(Continued from Part One…)
‘The Britains’ and the ‘Britons’ in Patricks Writings
In his writings Patrick makes it clear that as someone whose homeland was in ‘the Britains’, he not only considered himself a foreigner in Ireland, but also that the people he lived among were, in turn, considered foreigners/strangers from a Roman perspective: inter barbaras itaque gentes habito proselitus et profuga, ‘I live among barbarian foreigners, as a stranger and exile’ (Epist 1); ubi nunc paruitas mea esse uidetur inter alienigenas, ‘It was among foreigners that it was seen how little I was’ (Conf 1); denique seruus sum in Christo genti exterae, ‘Now, in Christ, I am a slave of a foreign people’ (Epist 10).
Elsewhere, he refers to second generation Britons within Ireland in a manner which implies the maintenance of a distinct identity: et de genere nostro qui ibi nati sunt nescimus numerum eorum, ‘We do not know the number of our own people who were born there’ (Conf 42). Taken in conjunction to his references to Roman Christian Gauls and pagan Franks, along with his stated desire to visit ecclesiastical brethren in ‘the Gauls’; it seems that Patrick conceived of both territories and peoples around him, at home and abroad, within a cognitive framework of multiple insular pluralities. For Patrick, cultural and territorial identities seem to have both co-existed with and contrasted against, certain religious identities under an umbrella of an idealised Christian version of Romanitas.
‘Ireland’ and the ‘the Irish’ in Patricks Writings
Such a plurality can also be glimpsed in his various references to peoples and identities in Ireland. As an island, he refers to Ireland as Hiberione a total of nine separate times (Conf 1, 16, 23, 28, 41, 62; Epist 1, 5, 10); a term which matches that previously used in later classical sources. Yet for his depiction of the peoples within, he uses varying terms that, as with the above, imply a certain cognitive distinction between insular types. If there is any one generic, unqualified term that he uses, it is that of gente/genti; a term which he seems to have used to denote ‘clans, tribes, peoples, or nations’ (with ‘nations’, being a reference to relevant biblical passages). As one who was bringing knowledge of God to gentiles at the farthest extremities of the earth; he saw himself as echoing similar imagery with Old Testament and Pauline frameworks.
It is an interesting aspect as it perhaps reflects an awareness of insular local, tribal identities as opposed to a wider regional or dynastic; something which is reflected in later early medieval literature, laws and language (i.e. túath: ‘people, tribe, nation’). The fact that he seems to have conceived of them on both a local and plural scale is suggested by Conf. 34: ‘This is how I come to praise and magnify your name among the nations, all the time, wherever I am’ – ubicumque loco fuero. In Patricks eyes, such peoples/nations seem to have existed in various locations; and did not form a coherent whole, but rather, a fragmented overall association.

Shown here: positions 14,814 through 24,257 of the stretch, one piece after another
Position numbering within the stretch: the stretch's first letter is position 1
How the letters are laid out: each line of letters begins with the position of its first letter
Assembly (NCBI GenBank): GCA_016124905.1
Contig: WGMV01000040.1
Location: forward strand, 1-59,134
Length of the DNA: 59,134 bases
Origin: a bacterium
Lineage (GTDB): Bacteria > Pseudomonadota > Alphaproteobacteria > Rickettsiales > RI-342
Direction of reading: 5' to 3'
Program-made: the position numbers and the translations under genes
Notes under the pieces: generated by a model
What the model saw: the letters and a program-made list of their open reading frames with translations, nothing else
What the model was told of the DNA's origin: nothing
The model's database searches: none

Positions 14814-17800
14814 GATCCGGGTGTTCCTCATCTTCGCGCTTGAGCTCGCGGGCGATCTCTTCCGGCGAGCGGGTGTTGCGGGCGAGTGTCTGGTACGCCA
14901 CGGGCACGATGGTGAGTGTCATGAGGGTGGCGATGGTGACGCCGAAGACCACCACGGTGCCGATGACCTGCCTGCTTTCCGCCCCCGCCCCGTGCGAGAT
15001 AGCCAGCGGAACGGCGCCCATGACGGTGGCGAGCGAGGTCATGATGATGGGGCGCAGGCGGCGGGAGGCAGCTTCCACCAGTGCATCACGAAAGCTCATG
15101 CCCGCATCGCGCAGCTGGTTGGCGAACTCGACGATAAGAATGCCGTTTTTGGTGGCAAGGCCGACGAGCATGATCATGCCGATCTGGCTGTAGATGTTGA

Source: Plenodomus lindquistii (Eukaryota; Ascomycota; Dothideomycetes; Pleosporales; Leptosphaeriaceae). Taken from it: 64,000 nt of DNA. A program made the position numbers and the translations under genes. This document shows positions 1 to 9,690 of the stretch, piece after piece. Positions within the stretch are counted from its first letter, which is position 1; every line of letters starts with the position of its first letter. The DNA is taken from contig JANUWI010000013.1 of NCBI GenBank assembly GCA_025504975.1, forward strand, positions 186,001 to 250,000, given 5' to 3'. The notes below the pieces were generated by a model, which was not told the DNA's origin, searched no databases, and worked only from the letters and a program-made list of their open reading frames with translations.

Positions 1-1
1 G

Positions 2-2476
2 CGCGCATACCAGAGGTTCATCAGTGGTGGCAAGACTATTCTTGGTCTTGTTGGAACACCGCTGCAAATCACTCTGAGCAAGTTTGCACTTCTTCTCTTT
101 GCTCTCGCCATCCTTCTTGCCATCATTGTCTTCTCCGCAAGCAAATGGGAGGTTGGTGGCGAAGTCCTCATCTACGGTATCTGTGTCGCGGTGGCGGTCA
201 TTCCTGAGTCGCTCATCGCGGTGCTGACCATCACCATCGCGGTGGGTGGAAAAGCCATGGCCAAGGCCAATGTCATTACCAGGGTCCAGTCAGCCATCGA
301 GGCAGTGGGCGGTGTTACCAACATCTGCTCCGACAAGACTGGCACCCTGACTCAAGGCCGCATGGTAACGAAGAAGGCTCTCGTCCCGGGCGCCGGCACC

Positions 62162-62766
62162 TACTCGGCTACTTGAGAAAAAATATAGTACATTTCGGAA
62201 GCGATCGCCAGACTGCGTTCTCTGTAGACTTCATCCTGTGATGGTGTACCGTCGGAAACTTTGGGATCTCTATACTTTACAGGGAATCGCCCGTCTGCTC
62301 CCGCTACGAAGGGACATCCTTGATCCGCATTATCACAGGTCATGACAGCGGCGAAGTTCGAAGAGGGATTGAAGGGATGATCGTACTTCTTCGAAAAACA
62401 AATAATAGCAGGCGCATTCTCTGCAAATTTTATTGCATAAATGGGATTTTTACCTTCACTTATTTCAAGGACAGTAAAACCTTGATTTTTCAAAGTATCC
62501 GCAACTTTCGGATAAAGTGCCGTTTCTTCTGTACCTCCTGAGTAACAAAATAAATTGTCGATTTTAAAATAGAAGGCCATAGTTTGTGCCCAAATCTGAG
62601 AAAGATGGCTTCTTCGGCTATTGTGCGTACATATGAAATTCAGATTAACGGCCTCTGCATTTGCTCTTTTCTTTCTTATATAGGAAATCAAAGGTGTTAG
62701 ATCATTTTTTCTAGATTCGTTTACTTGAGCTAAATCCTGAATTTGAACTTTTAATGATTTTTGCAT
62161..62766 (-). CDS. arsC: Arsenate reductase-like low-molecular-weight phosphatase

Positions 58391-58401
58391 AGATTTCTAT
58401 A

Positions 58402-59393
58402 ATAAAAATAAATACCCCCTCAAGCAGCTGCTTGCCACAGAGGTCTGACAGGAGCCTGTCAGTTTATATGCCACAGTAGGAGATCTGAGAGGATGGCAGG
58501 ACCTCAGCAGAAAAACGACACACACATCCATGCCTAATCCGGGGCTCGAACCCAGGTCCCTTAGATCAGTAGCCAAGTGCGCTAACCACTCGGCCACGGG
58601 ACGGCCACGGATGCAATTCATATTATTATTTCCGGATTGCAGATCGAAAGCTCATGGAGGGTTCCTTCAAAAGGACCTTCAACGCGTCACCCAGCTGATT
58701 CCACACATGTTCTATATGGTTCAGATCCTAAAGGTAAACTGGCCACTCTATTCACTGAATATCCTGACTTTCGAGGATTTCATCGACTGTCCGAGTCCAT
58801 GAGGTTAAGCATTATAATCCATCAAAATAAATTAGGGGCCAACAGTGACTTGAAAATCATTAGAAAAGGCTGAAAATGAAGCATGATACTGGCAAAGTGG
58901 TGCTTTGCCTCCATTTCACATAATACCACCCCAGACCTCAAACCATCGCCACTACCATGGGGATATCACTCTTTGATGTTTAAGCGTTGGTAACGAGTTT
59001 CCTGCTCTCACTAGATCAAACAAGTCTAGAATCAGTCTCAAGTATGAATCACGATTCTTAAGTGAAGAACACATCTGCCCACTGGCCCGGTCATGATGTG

Patricks use of Irish/Scotti
In terms of referencing certain ‘Irish’ identities, Patrick at times utilises the previously mentioned Roman standard term of Scotti; and the manner in which he does so seems to share a certain derisory association with it:
et filii Scottorum et filiae regulorum monachi et uirgines Christi, ‘even sons of the Irish and daughters of kings are now monks and virgins of Christ’ (Conf 41; Epist 12);
benedicta scotta genetiua nobilis, ‘a blessed Irish woman of noble birth’ (Conf 42);
ritu hostili in morte uiuunt, socii Scottorum atque Pictorum apostatarumque, ‘hostile habits they live in death, allies/in league with the Irish and even Apostate Picts’ (Epist 2);
Longe est a caritate Dei traditor Christianorum in manus Scottorum atque Pictorum, ‘Far from the dearness of God, is he who hands over/betrays Christians into the hands of Scots and Picts’ (Epist 12)
A closer examination of the examples within their textual narrative context reveals an underlying association with negative portrayals of pagan Irish identities. Even with those examples where he is depicting eventual Christian converts, he seems to be utilising the term in order to emphasize their previous background/identity as pagan Scotti. Writing and defending his actions and mission to a British Christian audience, he seeks to illustrate certain successes in his activities: ‘Look, who would have ever thought anyone could make Christians out of THAT lot…’)
- Patricks use of Irish/Hibernae
Such implications are not as apparent when we consider his use of alternate terms when portraying an Irish identity condusive to Christianity. When referencing those to whom he was converting, we see the first shift to the use of Irish/Hibernae …ut ego ueneram ad Hibernas gentes euangelium praedicare, ‘…so I could come to the Irish people and evangelise…’ (Conf 37). This is made all the more obvious in perhaps the most famous excerpt from his writings; the portion dealing with his dream of being called back to Ireland: